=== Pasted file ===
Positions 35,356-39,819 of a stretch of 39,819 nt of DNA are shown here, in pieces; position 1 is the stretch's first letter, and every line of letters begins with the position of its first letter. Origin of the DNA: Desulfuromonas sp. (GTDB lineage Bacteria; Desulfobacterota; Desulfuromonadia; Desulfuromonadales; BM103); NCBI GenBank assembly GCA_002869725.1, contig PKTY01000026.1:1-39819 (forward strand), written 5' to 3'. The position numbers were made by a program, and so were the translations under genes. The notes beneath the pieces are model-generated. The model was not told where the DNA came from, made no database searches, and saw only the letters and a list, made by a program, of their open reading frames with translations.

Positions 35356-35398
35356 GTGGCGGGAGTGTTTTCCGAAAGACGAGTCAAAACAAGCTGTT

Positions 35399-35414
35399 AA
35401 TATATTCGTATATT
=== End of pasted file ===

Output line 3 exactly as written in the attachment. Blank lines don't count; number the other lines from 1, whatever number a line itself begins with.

35356 GTGGCGGGAGTGTTTTCCGAAAGACGAGTCAAAACAAGCTGTT